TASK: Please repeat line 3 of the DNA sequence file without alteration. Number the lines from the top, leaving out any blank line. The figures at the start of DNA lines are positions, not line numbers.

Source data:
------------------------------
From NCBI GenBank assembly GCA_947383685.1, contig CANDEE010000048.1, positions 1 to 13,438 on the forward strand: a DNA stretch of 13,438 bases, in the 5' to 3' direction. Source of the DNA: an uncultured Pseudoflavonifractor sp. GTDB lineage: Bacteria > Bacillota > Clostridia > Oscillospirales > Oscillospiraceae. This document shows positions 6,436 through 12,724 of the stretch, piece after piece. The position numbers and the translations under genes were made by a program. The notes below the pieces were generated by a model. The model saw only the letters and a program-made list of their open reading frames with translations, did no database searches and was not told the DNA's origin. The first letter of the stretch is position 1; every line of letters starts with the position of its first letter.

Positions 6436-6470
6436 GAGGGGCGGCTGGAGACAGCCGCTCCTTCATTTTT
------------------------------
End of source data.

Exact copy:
6436 GAGGGGCGGCTGGAGACAGCCGCTCCTTCATTTTT